56

Thonotosassa Rd.

2

78th St.

576

Hillsborough Ave.

S MacDill Ave.

.

Town & Country

32 40th St.

hA

E

Thonotosassa

56th St.

41

ug

Up to 9 ft. Up to 15 ft. Up to 21 ft. Up to 27 ft.

301

48

Waters Ave.

ro

74 to 95 mph 96 to 110 mph 111 to 130 mph 131 to 155 mph

Knights Griffin Rd.

597

Potential tide heights

A B C D

Turkey Creek Rd.

Gun nH w y.

bo

New Tampa

4

75

Linebaugh Ave. lls

581

Fletcher Ave.

Westchase Hi

27

Dover Rd.

589

Evacuation routes

Evacuation category Wind speed

Valrico Rd.

Citrus Park

1 Shelters

45

Mango Rd.

19

36

Lutz

Dale Mabry Hwy.

587

1

Livingston Ave.

49 3

31 62

13

Wimauma 674

Evacuation levels Level A: Evacuate red areas and all mobile homes. Level B: Evacuate red and orange areas and all mobile homes. Level C: Evacuate red, orange and yellow areas and all mobile homes. Level D: Evacuate red, orange, yellow and green areas and all mobile homes. Level E: Evacuate red, orange, yellow, green and purple areas and all mobile homes. If you live in a mobile home, you must evacuate regardless of your location in the county.

Lightfoot Rd.

Tampa Bay Times | Sunday, May 29, 2016 |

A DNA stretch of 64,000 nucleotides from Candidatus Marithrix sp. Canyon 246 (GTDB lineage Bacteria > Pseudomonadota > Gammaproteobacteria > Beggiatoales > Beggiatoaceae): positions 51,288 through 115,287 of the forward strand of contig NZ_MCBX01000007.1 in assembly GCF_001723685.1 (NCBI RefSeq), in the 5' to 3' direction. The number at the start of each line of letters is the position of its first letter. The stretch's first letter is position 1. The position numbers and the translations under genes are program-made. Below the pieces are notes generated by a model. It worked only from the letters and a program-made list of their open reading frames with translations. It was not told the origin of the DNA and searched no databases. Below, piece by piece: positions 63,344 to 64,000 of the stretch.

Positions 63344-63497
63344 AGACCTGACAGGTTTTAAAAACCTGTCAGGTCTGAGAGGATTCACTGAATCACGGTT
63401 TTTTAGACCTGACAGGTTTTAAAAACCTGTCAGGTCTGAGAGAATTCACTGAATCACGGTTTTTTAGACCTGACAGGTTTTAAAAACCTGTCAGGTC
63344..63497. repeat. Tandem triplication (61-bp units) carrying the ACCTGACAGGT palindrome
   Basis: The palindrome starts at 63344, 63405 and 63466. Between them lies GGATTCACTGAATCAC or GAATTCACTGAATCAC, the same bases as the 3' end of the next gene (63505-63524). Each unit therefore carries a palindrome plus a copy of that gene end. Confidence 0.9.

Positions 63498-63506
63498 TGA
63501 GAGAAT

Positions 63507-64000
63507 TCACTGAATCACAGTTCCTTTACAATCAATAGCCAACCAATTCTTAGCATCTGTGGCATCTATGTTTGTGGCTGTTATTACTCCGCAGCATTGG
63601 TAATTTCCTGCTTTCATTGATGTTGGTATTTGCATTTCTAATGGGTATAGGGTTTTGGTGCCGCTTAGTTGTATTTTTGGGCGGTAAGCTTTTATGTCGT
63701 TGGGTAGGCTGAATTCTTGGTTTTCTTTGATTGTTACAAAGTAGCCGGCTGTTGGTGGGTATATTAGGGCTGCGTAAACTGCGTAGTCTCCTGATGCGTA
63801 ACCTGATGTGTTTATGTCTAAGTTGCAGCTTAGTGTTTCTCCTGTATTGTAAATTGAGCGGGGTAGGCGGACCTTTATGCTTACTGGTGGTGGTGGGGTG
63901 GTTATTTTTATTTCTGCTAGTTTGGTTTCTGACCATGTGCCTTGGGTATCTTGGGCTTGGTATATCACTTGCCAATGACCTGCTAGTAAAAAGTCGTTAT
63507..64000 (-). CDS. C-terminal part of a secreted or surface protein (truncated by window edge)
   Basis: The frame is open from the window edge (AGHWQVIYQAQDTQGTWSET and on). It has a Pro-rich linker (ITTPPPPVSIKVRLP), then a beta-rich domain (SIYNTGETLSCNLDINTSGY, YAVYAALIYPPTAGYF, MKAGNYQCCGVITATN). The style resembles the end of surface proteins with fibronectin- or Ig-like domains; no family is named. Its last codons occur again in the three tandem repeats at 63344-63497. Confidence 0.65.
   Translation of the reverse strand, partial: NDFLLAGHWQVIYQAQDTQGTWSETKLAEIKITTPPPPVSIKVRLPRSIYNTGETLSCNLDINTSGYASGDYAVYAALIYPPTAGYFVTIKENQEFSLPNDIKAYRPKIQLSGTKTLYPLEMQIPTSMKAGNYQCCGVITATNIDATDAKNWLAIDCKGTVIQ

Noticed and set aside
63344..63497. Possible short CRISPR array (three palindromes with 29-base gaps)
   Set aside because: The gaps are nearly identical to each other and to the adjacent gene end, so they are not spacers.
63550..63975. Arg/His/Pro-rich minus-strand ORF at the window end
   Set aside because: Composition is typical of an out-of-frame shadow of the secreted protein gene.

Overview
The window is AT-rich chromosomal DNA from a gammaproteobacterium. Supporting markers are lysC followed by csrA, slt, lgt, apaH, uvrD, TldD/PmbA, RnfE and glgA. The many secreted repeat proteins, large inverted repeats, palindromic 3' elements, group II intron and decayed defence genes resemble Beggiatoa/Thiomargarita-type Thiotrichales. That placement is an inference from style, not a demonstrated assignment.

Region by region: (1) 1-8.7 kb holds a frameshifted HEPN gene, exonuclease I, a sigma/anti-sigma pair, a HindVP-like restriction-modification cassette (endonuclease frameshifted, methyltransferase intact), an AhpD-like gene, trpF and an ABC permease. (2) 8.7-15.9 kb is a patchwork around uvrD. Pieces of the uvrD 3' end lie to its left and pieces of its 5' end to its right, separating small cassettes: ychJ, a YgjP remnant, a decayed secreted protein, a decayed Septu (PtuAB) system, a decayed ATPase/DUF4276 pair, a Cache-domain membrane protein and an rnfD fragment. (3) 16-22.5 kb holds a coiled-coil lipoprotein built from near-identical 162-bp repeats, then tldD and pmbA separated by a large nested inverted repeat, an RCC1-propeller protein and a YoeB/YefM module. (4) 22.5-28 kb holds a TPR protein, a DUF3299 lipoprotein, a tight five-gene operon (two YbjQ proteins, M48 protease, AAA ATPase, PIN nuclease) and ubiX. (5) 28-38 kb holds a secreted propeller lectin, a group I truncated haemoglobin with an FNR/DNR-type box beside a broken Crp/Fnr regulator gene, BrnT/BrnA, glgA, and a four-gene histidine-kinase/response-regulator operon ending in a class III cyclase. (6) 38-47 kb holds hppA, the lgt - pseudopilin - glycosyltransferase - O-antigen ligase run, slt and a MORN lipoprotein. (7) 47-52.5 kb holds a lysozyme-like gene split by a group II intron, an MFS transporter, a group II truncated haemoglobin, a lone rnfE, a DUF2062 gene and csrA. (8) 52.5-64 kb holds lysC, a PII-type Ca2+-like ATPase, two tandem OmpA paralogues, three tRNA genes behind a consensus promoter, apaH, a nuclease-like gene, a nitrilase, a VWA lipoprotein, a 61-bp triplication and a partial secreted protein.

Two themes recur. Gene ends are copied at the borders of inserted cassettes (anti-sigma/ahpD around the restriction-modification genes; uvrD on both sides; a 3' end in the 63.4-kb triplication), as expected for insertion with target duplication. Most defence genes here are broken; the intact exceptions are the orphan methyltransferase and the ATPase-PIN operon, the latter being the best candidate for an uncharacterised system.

15


Pasco County Evacuation Map and Shelters 26 Ăž Lacoochee

Eastern Pasco County 301 589

Address

Fasano Regional Hurricane Shelter

11611 Denton Ave.

City Hudson

2

Schrader Elementary

11041 Little Road

New Port Richey

3

Chasco Elementary

7906 Ridge Road

Port Richey

4

River Ridge Middle/High School

11646 Town Center Road

New Port Richey

5

Longleaf Elementary

3253 Town Ave.

New Port Richey

6

J.W. Mitchell High School

2323 Little Road

New Port Richey

7

Trinity Oaks Elementary

1827 Trinity Oaks Blvd.

New Port Richey

8

Trinity Elementary

2209 Duck Slough Blvd.

New Port Richey

9

Odessa Elementary

1874 Ketzal Drive

New Port Richey

3023 Sunlake Blvd.

41

Ăž

Land O’ Lakes

25 Ăž

12 Ăž

Land O’Lakes 10

St. Leo

98